The Sun's All-american Team

February 25, 1999|By Jamison Hensley

Attack

Scott Hochstadt, Maryland: Only his tenacious attitude is scarier than ability.

Ryan Powell, Syracuse: With brother Casey's shadow gone, the spotlight now shines on him.

Lorne Smith, Princeton: Back on attack and ready to make an impact.

Midfield

Josh Sims, Princeton: Midfielder of the Year raises his game a notch when it counts.

A. J. Haugen, Hopkins: His change of direction can make defenders look foolish.

Mark Frye, Loyola: Scoring and clearing machine will run through you as easily as by you.

Long-stick midfielder

Tim Knowles, Duke: Solid pressure defender who coasts in the open field.

Short-stick defenders

Jeff Shirk, Maryland: The prototype short-stick defender who thrives on collisions.

Marc Amen, Duke: The best Blue Devil ever at this position.

Close defense

Rob Doerr, Hopkins: Eliminates opposition's top scorer from the game.

Steve Card, Duke: Got the ball? Not if this premier take-away defender is around.

Ryan Curtis, Virginia: Raw athlete developing more consistency.

Goalkeeper

Brian Carcaterra, Hopkins: The game's ultimate brick wall.

Faceoffs

Brian Haggerty, Maryland: The Terrapins' equalizer.

3's to watch

Top dodgers

1. Josh Sims, Princeton midfielder: No single defender can handle the game's fastest player.

2. A. J. Haugen, Hopkins midfielder: Uses shake-and-bake moves to turn and burn defenders.

3. Jay Jalbert, Virginia midfielder: Will explode to goal any way possible.

Top shooters

1. Matt Cutia, Syracuse attackman: Cranks up Orangemen's attack with crisp cannon.

2. Tim O'Shea, Loyola attackman: This sniper's sidearm shot singes the corners.

3. Scott Hochstadt, Maryland attackman: Hard-nosed attackman packs powerful perimeter shot.

Top goalkeepers

1. Brian Carcaterra, Hopkins: Stopper has no peers from superior reflexes to clearing ability.

2. Kevin Healy, Maryland: No longer an unheralded surprise.

3. Strider Dickson, Brown: Seems to have regained form after disastrous season.

Top faceoff specialists

1. Brian Haggerty, Maryland: This Terrapin can single-handedly steal games.

2. Chris Nohe, Maryland: Could be starting draw man for anybody outside of College Park.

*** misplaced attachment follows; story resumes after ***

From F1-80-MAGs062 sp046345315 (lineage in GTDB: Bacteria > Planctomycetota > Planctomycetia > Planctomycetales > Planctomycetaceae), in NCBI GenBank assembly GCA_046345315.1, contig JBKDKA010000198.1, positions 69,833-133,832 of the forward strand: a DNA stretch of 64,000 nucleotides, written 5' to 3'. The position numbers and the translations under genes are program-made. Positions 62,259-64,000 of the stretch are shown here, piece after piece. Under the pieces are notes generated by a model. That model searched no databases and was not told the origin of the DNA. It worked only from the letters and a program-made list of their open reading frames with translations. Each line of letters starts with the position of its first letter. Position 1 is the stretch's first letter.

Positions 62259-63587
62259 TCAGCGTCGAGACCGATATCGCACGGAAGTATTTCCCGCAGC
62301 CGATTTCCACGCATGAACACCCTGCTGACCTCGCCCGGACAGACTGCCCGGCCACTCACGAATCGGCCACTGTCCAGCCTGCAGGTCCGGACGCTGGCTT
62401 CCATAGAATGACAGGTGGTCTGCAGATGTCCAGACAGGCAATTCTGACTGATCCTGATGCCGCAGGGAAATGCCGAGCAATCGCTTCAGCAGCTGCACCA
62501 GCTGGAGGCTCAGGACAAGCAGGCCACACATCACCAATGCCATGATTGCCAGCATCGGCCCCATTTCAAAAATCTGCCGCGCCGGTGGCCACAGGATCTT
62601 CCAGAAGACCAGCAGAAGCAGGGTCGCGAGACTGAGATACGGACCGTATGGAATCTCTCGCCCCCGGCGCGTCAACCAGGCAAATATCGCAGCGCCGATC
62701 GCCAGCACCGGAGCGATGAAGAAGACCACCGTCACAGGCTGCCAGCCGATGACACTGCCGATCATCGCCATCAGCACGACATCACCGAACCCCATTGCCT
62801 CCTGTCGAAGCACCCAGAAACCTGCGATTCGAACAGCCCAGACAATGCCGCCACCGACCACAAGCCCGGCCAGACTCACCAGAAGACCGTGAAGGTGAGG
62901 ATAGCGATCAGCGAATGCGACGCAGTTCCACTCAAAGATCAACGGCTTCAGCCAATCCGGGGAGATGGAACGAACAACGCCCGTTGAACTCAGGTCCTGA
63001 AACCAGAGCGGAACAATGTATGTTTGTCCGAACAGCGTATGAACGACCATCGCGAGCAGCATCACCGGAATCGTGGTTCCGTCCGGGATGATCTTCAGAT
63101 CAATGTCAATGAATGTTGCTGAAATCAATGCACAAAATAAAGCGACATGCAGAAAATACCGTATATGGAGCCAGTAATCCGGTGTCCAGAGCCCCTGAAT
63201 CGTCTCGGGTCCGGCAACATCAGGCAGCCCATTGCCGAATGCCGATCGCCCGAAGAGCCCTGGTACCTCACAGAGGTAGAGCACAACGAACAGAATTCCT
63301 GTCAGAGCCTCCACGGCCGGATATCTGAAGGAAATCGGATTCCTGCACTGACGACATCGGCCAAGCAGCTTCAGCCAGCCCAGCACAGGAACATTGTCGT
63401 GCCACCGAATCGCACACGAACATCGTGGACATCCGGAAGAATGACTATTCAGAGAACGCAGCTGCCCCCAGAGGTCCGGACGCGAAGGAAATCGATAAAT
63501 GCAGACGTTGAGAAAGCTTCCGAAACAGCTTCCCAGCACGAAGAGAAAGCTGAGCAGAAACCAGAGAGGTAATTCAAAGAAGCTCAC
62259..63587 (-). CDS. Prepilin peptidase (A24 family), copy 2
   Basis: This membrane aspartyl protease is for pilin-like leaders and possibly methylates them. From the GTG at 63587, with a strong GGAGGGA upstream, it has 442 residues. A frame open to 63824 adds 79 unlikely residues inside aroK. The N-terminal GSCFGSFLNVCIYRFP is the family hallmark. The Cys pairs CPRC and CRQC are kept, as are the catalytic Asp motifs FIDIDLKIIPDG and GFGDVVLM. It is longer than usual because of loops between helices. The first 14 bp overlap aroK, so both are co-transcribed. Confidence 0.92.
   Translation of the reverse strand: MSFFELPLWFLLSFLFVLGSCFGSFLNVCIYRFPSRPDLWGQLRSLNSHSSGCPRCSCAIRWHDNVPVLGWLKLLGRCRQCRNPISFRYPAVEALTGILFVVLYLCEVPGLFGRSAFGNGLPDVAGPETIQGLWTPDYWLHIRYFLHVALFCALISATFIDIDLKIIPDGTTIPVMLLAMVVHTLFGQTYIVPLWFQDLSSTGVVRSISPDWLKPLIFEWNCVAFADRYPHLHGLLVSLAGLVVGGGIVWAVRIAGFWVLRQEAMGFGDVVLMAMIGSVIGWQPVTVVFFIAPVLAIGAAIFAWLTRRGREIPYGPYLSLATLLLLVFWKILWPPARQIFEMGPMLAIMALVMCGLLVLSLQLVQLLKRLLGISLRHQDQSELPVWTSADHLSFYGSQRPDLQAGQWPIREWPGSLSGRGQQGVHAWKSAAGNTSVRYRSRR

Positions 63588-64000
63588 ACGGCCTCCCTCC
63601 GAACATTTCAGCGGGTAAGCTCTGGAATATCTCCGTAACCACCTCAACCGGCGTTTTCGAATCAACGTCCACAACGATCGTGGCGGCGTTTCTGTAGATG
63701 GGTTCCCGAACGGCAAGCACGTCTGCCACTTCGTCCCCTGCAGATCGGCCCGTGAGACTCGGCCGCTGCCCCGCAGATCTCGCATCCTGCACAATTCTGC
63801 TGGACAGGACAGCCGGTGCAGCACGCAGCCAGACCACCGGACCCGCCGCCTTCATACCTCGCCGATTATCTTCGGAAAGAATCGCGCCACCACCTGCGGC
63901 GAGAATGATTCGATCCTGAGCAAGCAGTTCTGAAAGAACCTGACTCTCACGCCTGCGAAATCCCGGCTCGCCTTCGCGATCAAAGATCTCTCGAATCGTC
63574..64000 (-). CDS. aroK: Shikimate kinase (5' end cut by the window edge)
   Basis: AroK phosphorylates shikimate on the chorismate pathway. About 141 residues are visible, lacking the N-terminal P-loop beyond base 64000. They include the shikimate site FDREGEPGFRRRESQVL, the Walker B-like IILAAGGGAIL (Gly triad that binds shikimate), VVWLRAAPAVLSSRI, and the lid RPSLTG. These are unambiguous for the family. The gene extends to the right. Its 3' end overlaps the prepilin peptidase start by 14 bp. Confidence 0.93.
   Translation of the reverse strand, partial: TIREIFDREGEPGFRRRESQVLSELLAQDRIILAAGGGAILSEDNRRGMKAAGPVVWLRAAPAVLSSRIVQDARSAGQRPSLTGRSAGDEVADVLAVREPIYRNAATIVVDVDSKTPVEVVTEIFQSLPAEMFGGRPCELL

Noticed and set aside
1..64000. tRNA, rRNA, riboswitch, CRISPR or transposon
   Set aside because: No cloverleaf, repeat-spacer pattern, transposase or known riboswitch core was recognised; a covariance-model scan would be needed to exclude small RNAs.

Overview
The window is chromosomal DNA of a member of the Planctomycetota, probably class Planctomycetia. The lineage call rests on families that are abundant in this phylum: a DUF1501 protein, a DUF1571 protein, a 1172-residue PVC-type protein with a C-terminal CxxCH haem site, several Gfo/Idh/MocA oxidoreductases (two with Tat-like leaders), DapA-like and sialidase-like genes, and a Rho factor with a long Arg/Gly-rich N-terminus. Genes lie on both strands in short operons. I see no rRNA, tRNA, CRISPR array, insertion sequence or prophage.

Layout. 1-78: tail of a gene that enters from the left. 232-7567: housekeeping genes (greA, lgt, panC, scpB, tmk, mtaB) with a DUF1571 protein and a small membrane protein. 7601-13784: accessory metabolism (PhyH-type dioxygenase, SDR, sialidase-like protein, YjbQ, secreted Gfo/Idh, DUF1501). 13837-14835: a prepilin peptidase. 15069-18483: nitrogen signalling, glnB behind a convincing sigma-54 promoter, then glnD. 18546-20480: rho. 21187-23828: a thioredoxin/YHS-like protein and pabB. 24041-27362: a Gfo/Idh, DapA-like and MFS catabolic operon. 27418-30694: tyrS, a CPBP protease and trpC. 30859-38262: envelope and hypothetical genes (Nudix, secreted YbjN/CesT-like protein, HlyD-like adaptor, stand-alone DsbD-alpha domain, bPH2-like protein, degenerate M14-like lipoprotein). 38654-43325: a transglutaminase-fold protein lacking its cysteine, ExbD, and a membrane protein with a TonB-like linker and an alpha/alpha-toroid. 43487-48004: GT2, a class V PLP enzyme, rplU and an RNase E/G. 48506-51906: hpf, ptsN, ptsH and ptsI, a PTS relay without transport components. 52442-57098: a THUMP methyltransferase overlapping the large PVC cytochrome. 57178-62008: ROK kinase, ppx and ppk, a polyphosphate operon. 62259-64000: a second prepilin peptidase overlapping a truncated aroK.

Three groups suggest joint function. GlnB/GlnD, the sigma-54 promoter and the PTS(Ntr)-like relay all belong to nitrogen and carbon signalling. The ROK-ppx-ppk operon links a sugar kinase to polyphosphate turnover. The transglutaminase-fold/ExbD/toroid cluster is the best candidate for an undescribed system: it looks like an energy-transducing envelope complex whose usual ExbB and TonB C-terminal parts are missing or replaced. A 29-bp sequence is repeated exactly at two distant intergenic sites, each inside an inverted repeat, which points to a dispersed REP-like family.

3. Jason Deniker, Syracuse: Dominating play could translate into long days for defenses.

Breakout performers

1. Nick Hartofolis, Duke midfielder: Scholarship football player becoming more disciplined.

2. John Grant, Delaware attackman: Wouldn't be the first Canadian import to carry his team.

3. Mickey Jarboe, Navy: Defensive anchor who sends amazing clearing passes.

Nastiest hitters

1. Jeff Shirk, Maryland defensive midfielder: er: At Byrd Stadium, you don't get hit; you get "Shirkerized."

2. John Paleologos, Hopkins close defenseman: man: Massive enforcer on the crease.

3. Adam Dretler, Duke offensive midfielder: er: Last year's winner of the Blue Devils' Nutcracker Award.

Impact freshmen

1. Conor Gill, Virginia attackman: St. Paul's grad displays high-level gift of vision and stickwork.

2. Josh Coffman, Syracuse midfielder: All-around threat from Powell brothers' town of Carthage, N.Y.

3. Steve Dusseau, Georgetown midfielder: Not your average Midwest prospect.

Best offensive units

1. Loyola: Nobody can match the depth and variety of the Greyhounds' weapons.

2. Syracuse: No bona fide superstar could mean unpredictability.

3. Virginia: What the Cavs lack in grit, they gain in athleticism.

Best defensive units

1. Hopkins: Two first-team All-Americans in Carcaterra and Rob Doerr headline the nation's most experienced and talented unit.

2. Maryland: Once again, the backbone of the Terrapins.

3. Princeton: The Tigers graduated last season's Defender of the Year, but still have The System.

Top questions

1.With five preseason Top 10 teams, will the state of Maryland end its 12-year NCAA championship drought?

2.How will the coaching change affect top-ranked Johns Hopkins?

3.Can three-time defending champion Princeton rebound from losing one of the greatest attack units of all-time?

Pub Date: 2/25/99

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